Legible communication is something that Edmonton Transit (ETS) should strive for. To save the trouble for those having difficulty reading the blurry photo above, I will provide the text here:
“Please board buses at the head of the bus stop, approximately 30 metres south of the main doors of Manulife Place. There are openings in the scaffolding allowing customers to board and exit the bus. Please avoid boarding in front of the main doors of the building as the extra buses stopping there are causing issues for Manulife place. Thank you for your cooperation!
That was a mouthful.
The point is this: these signs are not effective. In fact, many people wait exactly where the sign tells you not to do so. For awhile, incoming buses would stop right in front of these non-abiding patrons. I’m sure whoever made them had the best intentions, but the message is lost by its daunting size, heavy text and non-standard design. And this is not a unique case for ETS. Whether it is a bus stop closure, change in bus service, or stop relocation, the messages are usually inaccessible to readers, especially for those with various levels of illiteracy.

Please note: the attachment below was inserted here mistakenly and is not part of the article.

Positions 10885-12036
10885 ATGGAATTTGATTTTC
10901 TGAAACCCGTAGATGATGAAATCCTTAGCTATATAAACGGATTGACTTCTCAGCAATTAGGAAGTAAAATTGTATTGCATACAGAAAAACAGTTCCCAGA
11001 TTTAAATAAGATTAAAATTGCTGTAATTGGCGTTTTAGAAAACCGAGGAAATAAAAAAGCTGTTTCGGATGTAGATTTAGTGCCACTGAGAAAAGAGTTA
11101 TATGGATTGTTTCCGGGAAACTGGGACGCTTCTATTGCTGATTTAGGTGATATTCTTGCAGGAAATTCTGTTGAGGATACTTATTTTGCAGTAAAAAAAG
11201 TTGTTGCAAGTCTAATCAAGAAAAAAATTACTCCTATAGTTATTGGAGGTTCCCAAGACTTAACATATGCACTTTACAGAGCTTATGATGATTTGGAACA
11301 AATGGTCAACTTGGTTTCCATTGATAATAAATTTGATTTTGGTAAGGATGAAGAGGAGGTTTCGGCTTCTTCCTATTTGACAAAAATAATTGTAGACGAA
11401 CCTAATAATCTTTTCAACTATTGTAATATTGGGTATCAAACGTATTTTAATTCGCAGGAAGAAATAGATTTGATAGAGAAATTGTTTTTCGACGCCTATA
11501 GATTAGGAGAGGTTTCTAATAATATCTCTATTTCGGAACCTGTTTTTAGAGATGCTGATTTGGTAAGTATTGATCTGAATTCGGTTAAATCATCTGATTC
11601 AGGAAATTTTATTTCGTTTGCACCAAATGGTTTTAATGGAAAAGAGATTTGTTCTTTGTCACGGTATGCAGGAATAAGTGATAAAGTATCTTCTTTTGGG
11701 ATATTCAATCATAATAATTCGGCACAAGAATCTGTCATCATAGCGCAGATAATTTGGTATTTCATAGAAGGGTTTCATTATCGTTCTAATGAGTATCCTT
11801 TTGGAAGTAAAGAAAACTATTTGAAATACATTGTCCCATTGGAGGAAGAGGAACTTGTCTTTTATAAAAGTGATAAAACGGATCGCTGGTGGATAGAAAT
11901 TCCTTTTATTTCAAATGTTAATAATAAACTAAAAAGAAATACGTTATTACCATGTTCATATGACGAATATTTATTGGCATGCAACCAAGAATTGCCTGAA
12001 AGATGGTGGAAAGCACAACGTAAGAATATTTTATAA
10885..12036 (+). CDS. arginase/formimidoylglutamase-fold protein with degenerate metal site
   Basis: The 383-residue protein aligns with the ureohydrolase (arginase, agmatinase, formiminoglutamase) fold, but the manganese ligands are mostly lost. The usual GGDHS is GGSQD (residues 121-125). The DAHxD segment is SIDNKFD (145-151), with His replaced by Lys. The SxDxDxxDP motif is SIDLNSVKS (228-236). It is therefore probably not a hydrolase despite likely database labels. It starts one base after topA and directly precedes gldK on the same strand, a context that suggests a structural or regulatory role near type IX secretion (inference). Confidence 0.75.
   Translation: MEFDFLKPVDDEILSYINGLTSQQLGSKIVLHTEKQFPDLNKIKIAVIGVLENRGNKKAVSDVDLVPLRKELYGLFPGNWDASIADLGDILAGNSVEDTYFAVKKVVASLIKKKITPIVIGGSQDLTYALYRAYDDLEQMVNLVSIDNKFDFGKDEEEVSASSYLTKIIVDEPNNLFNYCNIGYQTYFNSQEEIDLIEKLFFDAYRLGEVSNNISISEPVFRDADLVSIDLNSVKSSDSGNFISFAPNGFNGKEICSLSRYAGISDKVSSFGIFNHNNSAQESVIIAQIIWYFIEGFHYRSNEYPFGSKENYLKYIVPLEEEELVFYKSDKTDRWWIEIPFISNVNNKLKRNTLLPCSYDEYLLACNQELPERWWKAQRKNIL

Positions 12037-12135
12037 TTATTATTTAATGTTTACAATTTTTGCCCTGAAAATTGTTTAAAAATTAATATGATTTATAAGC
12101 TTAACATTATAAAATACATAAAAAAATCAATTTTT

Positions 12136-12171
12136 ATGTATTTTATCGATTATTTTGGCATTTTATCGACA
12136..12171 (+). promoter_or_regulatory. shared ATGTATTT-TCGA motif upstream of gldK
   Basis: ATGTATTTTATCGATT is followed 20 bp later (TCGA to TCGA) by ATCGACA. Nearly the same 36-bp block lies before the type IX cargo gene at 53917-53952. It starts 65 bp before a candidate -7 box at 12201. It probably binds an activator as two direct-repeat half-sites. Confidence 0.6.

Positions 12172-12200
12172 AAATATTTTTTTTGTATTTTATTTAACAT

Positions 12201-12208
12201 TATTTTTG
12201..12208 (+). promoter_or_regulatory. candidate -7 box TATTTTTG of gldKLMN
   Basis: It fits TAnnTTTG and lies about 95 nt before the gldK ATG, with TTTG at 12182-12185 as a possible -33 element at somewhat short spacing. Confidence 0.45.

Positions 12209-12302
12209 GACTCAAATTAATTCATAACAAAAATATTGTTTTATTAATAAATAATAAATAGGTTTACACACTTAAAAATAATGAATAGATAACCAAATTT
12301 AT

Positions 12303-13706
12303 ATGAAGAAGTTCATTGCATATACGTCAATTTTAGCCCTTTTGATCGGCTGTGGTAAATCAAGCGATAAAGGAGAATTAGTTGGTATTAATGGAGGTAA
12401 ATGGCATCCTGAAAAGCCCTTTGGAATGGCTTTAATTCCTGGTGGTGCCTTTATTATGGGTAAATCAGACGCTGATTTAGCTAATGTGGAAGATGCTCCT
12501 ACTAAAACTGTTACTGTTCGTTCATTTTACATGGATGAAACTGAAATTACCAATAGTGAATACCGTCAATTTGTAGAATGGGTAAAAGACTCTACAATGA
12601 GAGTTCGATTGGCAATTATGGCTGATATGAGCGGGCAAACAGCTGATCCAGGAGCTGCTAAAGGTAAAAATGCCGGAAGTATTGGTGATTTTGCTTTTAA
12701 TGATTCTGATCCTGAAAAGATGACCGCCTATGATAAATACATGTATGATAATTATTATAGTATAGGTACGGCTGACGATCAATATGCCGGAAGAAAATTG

Much like the discussion on the look of public development notices, good visual designs can offer better communication and recognition without the need to spell it out word for word to readers. For instance, a sign that reads “bus stop” accompanied with a bus icon and arrow portrays the same message in a more efficient manner. As well, a standard look that stands out is strongly recommended for better recognition. Placement is also an important consideration for better visibility.
Similar to the City’s enthusiasm on legible wayfinding in Edmonton, let’s hope that ETS can follow suit for their signs.